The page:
Vulnerability can be scary. We wouldn’t protect the vulnerable parts of ourselves if they weren’t precious, a little bit embarrassing, or a little bit painful.

But if we’re telling a story, vulnerability is the juice – the thing that makes our story feel authentic. So when you want to tell a story that will resonate for generations, you often have to go against your normal instincts; to actively move toward feelings of pain, fear, or even embarrassment.

You might wonder, “Why would I do this to myself?” The truth is, vulnerability is the path to greatness. In opening ourselves up to others, we find true connection and joy. We allow ourselves to be fully known, and give others the gift of becoming closer to us in the process.


The first thing to recognize when telling an authentic story is that everyone, literally everyone, has painful, embarrassing, or difficult moments.

Imagine one of your heroes – perhaps an artist or athlete that you love – talking in an interview about one of their darkest and most difficult experiences. Maybe they grew up poor, or lost a parent at a young age, or struggled with the way their body looked in high school.

These are difficult experiences to revisit, but as listeners, we love hearing these stories. Why? It’s because when we hear others talk about the deep, hidden difficulties that we have also experienced in some way, we feel less alone.

Even though it’s scary to reveal your most difficult moments, this is exactly the effect you’re going to have on other people when you do. You might feel fear or embarrassment when telling the story, but you’re actually paving the way for others to connect with their struggle in a more meaningful and positive way.


In the past, those who lived through periods like the Holocaust didn’t know at the time that they would be in history books, or that their stories would be treasured by future generations as snapshots of a crucial and meaningful time. But they were — and now we thrill at everyday stories, like the story of someone who cried and decided to be an astronaut while they watched the moon landing, or of someone who lived in Paris during the roaring 20’s. To the people who lived then, these moments are quite ordinary, but to us, they are extraordinary.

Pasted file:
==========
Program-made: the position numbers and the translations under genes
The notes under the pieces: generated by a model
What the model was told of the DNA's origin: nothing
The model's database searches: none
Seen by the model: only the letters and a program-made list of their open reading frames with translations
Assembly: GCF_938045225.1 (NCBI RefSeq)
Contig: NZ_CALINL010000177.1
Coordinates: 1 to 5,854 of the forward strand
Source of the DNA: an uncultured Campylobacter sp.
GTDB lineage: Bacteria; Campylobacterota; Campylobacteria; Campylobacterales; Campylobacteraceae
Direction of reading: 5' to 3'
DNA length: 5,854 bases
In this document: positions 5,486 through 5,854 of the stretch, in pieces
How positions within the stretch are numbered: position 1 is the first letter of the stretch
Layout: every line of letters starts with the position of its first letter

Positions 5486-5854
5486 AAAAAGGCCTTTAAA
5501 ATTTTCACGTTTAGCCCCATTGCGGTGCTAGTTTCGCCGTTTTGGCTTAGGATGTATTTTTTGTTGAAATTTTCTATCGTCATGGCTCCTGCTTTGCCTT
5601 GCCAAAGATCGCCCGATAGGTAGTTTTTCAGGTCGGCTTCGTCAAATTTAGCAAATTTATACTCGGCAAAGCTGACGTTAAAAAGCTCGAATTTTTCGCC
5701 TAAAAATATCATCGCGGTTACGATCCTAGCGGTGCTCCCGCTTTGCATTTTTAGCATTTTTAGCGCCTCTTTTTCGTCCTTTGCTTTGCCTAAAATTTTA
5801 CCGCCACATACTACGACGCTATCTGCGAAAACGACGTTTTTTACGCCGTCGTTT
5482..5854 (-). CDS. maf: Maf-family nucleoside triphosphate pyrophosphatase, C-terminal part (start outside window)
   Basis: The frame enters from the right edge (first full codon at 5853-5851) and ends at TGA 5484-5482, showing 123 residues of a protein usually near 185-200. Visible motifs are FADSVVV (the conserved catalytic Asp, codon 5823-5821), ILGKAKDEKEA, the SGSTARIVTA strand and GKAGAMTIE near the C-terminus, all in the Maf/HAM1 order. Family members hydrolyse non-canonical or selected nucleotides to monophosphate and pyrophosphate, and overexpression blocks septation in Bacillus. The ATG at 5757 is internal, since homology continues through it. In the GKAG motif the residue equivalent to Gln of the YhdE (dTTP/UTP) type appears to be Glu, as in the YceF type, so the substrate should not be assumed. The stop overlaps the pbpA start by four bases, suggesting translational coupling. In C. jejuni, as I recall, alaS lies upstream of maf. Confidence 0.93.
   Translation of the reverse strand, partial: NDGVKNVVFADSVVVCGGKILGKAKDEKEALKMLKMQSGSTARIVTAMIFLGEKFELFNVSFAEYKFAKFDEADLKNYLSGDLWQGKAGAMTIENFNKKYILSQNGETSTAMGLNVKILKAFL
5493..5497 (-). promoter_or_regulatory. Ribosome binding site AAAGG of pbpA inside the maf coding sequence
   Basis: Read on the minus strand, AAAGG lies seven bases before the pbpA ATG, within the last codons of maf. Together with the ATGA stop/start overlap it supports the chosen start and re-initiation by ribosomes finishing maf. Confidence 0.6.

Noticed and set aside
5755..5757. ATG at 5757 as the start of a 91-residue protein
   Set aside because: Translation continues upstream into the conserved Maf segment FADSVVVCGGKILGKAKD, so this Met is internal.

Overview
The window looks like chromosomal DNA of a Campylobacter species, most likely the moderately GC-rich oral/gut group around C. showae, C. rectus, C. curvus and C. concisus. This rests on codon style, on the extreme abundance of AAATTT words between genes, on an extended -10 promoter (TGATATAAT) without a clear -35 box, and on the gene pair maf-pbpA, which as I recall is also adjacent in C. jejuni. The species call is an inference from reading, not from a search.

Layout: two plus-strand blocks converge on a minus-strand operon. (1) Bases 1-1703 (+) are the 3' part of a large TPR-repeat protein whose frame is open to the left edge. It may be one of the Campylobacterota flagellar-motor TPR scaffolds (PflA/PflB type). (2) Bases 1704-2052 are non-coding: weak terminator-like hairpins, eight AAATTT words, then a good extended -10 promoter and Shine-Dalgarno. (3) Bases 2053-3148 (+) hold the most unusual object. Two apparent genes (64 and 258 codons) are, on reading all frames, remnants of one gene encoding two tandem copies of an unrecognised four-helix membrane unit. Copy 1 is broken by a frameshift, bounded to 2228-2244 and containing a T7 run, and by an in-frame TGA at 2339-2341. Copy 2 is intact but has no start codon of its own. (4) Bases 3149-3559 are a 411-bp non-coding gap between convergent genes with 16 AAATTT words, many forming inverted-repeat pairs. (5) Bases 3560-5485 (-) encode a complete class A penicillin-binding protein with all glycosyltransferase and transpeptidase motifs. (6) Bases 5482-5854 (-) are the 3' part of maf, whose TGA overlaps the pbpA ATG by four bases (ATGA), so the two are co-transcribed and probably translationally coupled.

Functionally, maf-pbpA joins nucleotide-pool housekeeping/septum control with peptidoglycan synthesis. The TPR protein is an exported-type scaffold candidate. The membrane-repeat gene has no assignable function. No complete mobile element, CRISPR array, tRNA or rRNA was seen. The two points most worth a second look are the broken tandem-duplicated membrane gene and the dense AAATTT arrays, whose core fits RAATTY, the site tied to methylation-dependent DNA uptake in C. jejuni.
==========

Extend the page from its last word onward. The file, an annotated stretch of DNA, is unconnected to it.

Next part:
Believe it or not, your story will likely be received in the same way by future generations. Your life is a snapshot of history; the more vulnerable and authentic you are about your struggles, the more useful, comforting, and inspiring your story will be to the collective memory of mankind. You never know – your most embarrassing moment, a hundred years from now, could even save someone’s life.


Being vulnerable and authentic is like facing a dragon. Revealing vulnerability may feel risky or weak, but it is actually an extraordinary act of courage.

The more you engage in this act of courage, the more your real self will come out––both when you’re telling your stories, and in your everyday life. You, and those around you will get to know the real you. In facing that dragon and telling your story, you’ll make yourself and everyone around you more free and more empowered to be their true selves.

It is a gift of encouragement and freedom to others…and also to yourself. When you recall those difficult, transformative moments that shaped who you are, that’s a way to recognize your own courage. You’re not just the person who experienced those things–you’re the person that survived them. And now, future generations can benefit from your experiences.

Only you can step across that threshold of vulnerability––to give generations to come the immeasurable gift of your authentic self.